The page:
When the Apple I computer was first introduced in 1976, only 200 models were ever made, and sold at the retail price of $666.66, tax included, and were only available until they were discontinued from store shelves in 1977. It was the only personal computer ever to come with a fully assembled motherboard, making it ready to use straight from the box, provided the user supplied a keyboard and a power supply.
One of these valuable computers, with only 8 kilobytes of ram, numbered No. 82 ... and one thousand times slower than the Apple iPad, along with an undated letter to its original purchaser, and signed by Steven Jobs, one of Apple's computer co-founders and current CEO of Apple Inc., sold Nov. 23 at Christies Auction House in New York for $212,267. Readers, more of these valuable computers are still out there, I would like to believe, maybe somewhere out there in Wood or Washington County.
Affidavit sells for $32,000 at auction
A first person account of the sinking of the Titantic recently sold at auction for $32,000.
The affidavit, signed by Laura Francatelli, who got away in a lifeboat with her two prominent employers, topped its pre-sale estimate of $24,000.
A press release sent to me by the auction house that sold the signed affidavit, states that Francatelli spoke of hearing an awful rumbling as the Titantic sank in the icy North Atlantic Ocean April 14, 1912.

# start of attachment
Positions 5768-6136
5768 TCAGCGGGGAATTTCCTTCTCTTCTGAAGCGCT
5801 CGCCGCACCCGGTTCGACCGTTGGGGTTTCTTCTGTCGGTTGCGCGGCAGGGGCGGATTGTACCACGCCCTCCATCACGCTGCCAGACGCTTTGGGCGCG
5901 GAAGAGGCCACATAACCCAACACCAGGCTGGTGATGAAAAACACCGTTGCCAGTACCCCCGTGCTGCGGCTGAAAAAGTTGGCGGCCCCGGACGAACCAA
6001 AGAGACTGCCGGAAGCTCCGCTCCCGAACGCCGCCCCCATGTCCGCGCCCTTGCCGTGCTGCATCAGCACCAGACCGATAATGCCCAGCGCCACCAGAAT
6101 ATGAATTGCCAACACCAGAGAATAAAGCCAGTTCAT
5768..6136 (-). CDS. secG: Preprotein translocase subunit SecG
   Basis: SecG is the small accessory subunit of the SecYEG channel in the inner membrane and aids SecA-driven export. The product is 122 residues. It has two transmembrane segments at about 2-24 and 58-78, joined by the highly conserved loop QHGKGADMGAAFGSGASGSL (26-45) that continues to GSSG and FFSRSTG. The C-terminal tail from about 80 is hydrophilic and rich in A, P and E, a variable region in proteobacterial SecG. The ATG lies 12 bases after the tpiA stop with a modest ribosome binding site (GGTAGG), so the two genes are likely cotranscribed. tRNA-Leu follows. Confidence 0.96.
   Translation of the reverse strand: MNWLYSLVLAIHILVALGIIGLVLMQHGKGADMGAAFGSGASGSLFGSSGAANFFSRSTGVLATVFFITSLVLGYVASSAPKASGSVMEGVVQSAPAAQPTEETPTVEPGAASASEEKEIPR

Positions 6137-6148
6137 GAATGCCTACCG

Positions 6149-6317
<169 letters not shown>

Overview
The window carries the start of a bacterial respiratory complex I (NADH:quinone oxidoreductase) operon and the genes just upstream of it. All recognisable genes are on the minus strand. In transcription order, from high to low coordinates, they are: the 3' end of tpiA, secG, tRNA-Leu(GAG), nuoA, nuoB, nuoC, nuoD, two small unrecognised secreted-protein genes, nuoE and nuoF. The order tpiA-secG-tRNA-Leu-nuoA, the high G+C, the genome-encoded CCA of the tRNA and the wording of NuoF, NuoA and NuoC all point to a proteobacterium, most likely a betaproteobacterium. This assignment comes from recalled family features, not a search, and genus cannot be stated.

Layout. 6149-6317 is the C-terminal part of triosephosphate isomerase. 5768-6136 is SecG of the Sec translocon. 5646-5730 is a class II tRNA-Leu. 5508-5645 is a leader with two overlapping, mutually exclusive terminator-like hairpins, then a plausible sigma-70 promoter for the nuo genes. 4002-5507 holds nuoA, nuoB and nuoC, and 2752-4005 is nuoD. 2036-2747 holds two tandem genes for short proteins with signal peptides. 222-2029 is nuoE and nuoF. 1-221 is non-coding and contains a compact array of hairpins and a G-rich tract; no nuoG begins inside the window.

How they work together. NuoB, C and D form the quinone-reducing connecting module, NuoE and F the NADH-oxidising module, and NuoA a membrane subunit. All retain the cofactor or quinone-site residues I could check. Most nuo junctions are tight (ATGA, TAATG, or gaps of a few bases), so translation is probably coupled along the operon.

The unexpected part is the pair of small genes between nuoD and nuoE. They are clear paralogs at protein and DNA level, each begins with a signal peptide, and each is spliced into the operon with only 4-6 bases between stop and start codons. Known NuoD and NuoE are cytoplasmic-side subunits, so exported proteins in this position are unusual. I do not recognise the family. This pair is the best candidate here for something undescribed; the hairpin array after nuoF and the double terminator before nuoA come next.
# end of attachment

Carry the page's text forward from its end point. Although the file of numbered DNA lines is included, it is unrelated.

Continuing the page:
She and her employers Sir Cosmos Duff-Gordon and his socialite wife, Lady Lucy Duff-Gordon, fled in a rowboat that would transport 40 people, but only 12 on board.
She went on to state in the affidavit that Sir Comos gave the crewman who were in the lifeboat a tremendous amount of money to keep quiet about the ordeal, and to get him quickly away from the sinking vessel without returning to help those who were drowning.
Francatelli, who was Lady Duff's personal secretary, described in the affidavit, that it was a scene of utter terror as they tried to get as far away as possibile from the Titantic. She stated, "we kept on rowing and stopping and rowing again she wrote, then came the screams and cries from 1,517 that drowned."
Francattelli died in 1967. The affidavit has been in a private collection since shortly after her death.
Readers, another valuable piece of Rookwood pottery has been found in Washington County. Tell you all about it in next week's column. Keep those letters coming.
Larry Koon is the author of several price guide books on antiques and collectibles. His column appears every Monday on Life. Send letters to Treasure in the Attic, c/o The Marietta Times, 700 Channel Lane, Marietta 45750; or e-mail him at email@example.com. When writing, send a complete description of the item, along with size, color, any markings on the item along with condition the item is in, and how the item was obtained, and any other information. If possible, send a photograph. Letters will be answered through this column.